In the end, it would’ve been more expensive to buy all those things. Plus the trouble of getting them installed. Plus the fact that it was a bit farther away and not as nice as the apartment we’re in right now.
This was the second apartment we visited and we were lucky to be fast enough to call the agent, almost immediately after they listed it.
We signed the contract right away. Our agent told us afterwards that he had a shortlist of 12 people waiting to see the place. The owner also had another visit scheduled the same day.
It was surreal, seeing them starting to make calls and cancelling appointments as soon as we signed the papers.
It’s crazy how various events in other countries can have such a massive impact all over the world. (And rental prices / availability in Constanta is probably one of the least effects this craziness has).
In conclusion, it was really difficult to find a place to rent. Prices are MUCH higher than they’ve ever been because of the increased demand and now with the summer season kicking in, it’s even more difficult to find a long term rental as most of those who haven’t rented yet prefer to get a higher income from short term rentals.
But despite all this, we are really happy with our new place. It does have an open kitchen (which is something I am not a fan of), but it is large, it is fully equipped, it is in one of the best neighborhoods I recommended in Constanta… and our son loves it! So things worked out well, in the end.
Tip: Although OLX (and their sister site Storia) remain the best places in terms of the sheer number of offers available, we actually managed to find our place through Imobiliare.ro (which is lesser known and has some exclusive deals, which gives you a slight advantage).
Thoughts about living on the Black Sea’s coast
The truth is that now, when I am writing this article, it’s only been over a week since we have arrived in Constanta.
Most of this time was spent house-hunting, so I can’t really say I had the chance to experience everything that Constanta has to offer.
But first impressions matter a lot and I have to admit that I have mixed feelings about the city.
I do have to agree that, since it’s a larger city than the one we moved from, you have a lot of options for shopping, entertainment, health care and basically everything you can think of. This is a great advantage for sure.
But Constanta, as I have mentioned in the Pros and Cons of living here, is really dirty and poorly maintained. The infrastructure is in a really bad shape, the traffic is crazy and parking spots are almost impossible to find.
But at least I’ve seen work under way in various areas – the old town area, for example (but it’s not expected to be finished until summer 2023), and also other areas in the city. So slowly but steadily, things will improve.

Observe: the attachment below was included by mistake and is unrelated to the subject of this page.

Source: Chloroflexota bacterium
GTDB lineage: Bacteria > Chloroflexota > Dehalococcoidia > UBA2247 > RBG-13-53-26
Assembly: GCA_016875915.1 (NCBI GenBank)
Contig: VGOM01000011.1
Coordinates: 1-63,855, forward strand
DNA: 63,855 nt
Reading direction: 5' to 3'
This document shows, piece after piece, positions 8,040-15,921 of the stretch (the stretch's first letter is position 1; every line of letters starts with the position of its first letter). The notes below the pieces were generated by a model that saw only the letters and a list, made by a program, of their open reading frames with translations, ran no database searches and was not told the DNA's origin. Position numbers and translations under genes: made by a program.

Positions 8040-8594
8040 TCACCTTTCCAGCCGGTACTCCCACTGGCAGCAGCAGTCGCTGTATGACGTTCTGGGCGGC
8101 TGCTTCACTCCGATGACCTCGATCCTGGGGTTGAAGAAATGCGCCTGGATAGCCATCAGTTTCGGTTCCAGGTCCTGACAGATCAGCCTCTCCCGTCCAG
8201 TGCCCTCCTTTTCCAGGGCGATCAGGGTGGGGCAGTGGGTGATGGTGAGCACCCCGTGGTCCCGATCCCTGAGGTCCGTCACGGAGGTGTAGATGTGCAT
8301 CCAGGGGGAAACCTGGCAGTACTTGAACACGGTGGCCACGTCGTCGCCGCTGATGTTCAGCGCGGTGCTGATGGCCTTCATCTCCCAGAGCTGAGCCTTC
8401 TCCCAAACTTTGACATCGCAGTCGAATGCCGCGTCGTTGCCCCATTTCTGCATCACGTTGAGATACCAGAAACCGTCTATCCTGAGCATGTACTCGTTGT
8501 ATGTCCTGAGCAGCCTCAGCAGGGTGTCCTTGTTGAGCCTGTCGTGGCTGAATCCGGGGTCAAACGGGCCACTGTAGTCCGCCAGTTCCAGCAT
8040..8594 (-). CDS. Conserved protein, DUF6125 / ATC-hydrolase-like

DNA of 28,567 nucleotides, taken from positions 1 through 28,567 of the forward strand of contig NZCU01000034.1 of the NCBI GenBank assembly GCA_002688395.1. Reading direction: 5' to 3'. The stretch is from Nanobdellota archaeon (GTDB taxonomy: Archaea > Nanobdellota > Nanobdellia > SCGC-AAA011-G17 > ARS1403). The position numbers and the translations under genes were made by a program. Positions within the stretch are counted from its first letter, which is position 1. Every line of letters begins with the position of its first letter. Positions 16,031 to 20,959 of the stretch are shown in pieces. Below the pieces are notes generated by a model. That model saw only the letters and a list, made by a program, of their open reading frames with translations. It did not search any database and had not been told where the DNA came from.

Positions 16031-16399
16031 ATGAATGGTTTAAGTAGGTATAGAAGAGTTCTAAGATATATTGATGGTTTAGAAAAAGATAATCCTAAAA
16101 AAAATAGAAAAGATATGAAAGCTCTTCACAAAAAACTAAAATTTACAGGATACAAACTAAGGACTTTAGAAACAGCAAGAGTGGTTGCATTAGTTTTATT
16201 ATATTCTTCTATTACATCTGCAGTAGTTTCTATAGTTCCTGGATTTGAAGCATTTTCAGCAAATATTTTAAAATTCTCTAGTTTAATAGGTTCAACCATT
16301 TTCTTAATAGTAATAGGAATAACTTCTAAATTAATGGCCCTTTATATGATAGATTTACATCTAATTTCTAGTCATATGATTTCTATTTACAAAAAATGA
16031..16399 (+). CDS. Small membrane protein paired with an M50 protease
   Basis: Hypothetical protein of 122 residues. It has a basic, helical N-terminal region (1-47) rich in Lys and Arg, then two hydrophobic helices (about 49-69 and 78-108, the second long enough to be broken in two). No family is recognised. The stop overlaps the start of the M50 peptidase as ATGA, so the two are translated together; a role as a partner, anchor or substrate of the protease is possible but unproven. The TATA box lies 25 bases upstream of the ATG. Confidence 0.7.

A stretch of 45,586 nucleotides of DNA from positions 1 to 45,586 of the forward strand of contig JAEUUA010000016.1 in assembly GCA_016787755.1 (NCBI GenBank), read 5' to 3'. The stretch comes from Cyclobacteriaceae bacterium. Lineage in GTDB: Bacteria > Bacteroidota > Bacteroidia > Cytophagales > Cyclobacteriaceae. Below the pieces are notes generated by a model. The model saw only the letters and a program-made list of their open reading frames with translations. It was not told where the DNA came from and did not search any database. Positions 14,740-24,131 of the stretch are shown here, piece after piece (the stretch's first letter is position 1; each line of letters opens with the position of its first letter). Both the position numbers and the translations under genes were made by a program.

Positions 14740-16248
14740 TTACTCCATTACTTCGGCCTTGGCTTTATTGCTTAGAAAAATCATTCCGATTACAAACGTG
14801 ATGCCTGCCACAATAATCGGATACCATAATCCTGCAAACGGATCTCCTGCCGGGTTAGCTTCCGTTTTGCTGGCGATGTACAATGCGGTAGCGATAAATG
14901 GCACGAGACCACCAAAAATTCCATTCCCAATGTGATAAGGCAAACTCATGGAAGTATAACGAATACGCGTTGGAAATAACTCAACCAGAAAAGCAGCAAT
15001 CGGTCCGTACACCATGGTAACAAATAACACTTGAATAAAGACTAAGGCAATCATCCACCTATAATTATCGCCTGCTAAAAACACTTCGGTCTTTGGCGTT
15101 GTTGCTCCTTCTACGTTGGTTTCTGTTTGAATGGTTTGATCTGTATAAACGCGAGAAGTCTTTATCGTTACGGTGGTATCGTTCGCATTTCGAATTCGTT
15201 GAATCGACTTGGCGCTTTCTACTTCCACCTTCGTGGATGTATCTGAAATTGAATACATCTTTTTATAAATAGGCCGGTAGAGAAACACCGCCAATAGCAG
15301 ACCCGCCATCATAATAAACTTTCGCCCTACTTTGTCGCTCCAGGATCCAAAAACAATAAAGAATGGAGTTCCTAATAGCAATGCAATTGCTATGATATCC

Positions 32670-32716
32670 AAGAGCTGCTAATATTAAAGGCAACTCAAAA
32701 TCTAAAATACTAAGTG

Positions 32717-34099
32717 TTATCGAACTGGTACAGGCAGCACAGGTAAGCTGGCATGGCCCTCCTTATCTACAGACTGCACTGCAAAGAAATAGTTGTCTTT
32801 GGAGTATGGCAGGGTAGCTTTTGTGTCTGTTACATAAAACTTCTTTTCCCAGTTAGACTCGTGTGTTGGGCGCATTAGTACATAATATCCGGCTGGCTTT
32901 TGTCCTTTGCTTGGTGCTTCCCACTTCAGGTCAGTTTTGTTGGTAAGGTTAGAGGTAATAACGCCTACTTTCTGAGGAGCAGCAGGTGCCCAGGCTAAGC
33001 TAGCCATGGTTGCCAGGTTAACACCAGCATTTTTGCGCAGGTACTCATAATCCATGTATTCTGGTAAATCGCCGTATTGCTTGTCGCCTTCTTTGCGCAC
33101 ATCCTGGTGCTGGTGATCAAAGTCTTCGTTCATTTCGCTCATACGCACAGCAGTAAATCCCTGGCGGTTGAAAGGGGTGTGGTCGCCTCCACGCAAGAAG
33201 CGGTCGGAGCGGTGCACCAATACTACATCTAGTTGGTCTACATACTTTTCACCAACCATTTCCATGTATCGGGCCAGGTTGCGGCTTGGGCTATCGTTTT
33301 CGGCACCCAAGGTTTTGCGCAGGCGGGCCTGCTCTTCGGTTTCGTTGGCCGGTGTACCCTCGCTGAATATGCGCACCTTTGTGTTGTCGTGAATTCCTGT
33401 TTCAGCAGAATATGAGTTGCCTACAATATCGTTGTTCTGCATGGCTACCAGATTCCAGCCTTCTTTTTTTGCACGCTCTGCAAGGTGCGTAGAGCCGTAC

But so far, I was surprised to realize that the larger Constanta was in a much worse shape that the small city we came from.
Of course, the beach is just a stone’s throw away – you can even get apartments with a sea view (we didn’t) – and this solves a lot of problems. Sun and sea – great medicine for the mind!
We still haven’t even ticked off the list the top things to do and see in Constanta – I will have to come back with an update after a while, once our son starts school (to see if it lives up to the expectations) and once we get to explore the city a bit more.
One thing that I decided to accept and I have to embrace is that no place is perfect.
No matter how expensive, exclusive, remote or cheap it is, no matter how much time you spend searching or build up your own… at least one thing – but usually more – won’t be as you’d like them to be.
Constanta is, so far, not perfect. The city we left from wasn’t perfect. Yes, I wanted it to be cleaner, nicer, better looking… but it is what it is. As long as our son’s school is good, we’re going to be happy. That is all that matters for us right now.
There are still tons of things to do, areas that are truly beautiful – we found a few already close to where we live, so definitely there’s a lot more… so Constanta is, so far, a good choice.
We’ll see how that changes 12 months from now and if I’m going to wish to be here or leave again. But unless the city proves to have a major Con that we’re not seeing right now, I don’t think we’ll have a reason to get back soon.
I still want to get back there, though. The thing I dream about is our village house in which we invested a bit of money last year for renovations. It’s a really nice place. I love it there.
But it’s a place where I have nothing against returning 10 years from now or even later if all things are good. We can’t take our son there as there are no real education options, so we’ll just have to wait.
We’ll see how that goes. So far, it’s a new life that we want to enjoy for a couple of months, see how we all settle in and then reassess the situation. We’re in no rush right now, but with the economy heading down the drain, anything is possible.
Hopefully, all will be good!